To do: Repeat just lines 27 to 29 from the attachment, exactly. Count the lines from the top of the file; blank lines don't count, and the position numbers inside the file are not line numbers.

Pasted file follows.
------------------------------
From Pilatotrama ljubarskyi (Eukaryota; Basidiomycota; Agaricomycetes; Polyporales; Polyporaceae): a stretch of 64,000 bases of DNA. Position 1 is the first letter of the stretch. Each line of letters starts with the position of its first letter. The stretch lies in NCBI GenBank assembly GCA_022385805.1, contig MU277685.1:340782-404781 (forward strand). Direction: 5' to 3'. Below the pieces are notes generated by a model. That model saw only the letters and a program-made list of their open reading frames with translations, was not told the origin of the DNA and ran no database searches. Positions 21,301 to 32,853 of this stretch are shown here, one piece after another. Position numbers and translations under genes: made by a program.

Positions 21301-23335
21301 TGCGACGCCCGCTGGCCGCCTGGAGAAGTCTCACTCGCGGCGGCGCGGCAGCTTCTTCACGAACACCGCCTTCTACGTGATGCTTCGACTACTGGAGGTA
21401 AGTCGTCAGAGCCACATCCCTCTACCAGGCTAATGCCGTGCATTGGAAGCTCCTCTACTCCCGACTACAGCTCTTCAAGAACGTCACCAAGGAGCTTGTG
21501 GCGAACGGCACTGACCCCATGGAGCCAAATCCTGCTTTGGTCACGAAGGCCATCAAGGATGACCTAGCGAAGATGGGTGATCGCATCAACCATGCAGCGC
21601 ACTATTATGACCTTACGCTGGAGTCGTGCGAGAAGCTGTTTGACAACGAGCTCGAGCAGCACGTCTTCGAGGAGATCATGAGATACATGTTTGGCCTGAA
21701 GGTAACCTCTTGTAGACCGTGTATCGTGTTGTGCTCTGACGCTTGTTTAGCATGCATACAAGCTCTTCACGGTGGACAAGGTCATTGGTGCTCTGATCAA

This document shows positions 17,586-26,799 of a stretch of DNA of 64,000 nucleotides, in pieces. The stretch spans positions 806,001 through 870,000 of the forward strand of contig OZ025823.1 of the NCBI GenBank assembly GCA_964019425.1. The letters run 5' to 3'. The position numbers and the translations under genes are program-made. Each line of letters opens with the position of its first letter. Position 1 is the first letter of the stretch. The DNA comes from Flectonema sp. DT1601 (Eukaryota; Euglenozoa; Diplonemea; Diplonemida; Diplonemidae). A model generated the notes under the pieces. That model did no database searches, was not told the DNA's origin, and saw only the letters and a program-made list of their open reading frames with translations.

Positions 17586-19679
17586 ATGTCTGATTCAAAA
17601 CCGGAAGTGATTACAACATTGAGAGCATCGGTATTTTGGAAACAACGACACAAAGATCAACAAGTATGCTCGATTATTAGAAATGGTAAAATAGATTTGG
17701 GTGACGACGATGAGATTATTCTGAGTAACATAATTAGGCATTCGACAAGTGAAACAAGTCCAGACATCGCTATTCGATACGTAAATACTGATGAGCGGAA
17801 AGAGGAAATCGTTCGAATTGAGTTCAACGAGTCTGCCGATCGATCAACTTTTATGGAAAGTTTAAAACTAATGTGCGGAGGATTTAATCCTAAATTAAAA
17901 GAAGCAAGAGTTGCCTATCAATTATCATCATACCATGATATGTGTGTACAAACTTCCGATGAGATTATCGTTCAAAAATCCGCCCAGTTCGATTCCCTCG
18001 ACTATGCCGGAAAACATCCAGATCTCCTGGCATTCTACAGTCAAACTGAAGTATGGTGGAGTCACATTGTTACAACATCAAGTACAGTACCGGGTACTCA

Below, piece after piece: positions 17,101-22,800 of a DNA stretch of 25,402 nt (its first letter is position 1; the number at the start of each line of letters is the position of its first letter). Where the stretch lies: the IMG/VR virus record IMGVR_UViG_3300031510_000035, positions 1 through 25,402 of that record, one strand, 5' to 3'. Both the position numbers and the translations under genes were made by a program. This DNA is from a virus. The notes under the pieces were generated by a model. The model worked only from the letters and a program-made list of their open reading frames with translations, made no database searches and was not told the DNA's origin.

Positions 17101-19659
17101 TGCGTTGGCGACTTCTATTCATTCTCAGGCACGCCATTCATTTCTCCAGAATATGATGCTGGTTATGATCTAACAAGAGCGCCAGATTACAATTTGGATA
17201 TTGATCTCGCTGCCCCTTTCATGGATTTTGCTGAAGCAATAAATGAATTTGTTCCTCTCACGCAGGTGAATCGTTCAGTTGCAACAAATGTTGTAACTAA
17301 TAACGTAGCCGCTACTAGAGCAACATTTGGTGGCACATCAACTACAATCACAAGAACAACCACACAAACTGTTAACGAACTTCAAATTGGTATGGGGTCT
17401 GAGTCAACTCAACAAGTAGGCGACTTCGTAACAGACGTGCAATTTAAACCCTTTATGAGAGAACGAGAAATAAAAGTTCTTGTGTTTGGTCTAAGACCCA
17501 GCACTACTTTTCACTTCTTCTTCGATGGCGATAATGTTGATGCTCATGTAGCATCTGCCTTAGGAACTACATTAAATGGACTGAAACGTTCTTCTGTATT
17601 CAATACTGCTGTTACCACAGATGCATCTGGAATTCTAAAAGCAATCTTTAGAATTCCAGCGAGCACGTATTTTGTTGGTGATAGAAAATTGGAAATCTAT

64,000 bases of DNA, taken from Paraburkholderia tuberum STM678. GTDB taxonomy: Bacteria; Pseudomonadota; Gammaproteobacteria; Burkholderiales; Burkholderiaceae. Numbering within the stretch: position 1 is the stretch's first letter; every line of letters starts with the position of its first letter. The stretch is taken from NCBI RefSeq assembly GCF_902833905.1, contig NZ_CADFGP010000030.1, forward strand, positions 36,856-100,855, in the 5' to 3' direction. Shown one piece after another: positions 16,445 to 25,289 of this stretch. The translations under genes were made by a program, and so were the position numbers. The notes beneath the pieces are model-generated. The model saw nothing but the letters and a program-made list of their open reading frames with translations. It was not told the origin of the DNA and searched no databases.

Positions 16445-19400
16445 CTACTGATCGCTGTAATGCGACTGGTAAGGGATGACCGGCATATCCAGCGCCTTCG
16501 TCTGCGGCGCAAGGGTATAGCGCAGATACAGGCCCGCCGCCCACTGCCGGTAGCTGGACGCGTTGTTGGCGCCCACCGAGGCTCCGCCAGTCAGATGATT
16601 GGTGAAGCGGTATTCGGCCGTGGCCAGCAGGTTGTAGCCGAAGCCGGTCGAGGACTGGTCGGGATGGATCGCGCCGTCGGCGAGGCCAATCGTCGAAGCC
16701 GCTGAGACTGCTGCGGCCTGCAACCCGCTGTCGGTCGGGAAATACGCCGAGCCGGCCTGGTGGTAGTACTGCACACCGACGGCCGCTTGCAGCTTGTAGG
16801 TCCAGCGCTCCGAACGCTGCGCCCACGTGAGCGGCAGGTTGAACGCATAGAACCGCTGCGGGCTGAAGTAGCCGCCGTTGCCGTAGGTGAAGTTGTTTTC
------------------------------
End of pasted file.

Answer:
16501 TCTGCGGCGCAAGGGTATAGCGCAGATACAGGCCCGCCGCCCACTGCCGGTAGCTGGACGCGTTGTTGGCGCCCACCGAGGCTCCGCCAGTCAGATGATT
16601 GGTGAAGCGGTATTCGGCCGTGGCCAGCAGGTTGTAGCCGAAGCCGGTCGAGGACTGGTCGGGATGGATCGCGCCGTCGGCGAGGCCAATCGTCGAAGCC
16701 GCTGAGACTGCTGCGGCCTGCAACCCGCTGTCGGTCGGGAAATACGCCGAGCCGGCCTGGTGGTAGTACTGCACACCGACGGCCGCTTGCAGCTTGTAGG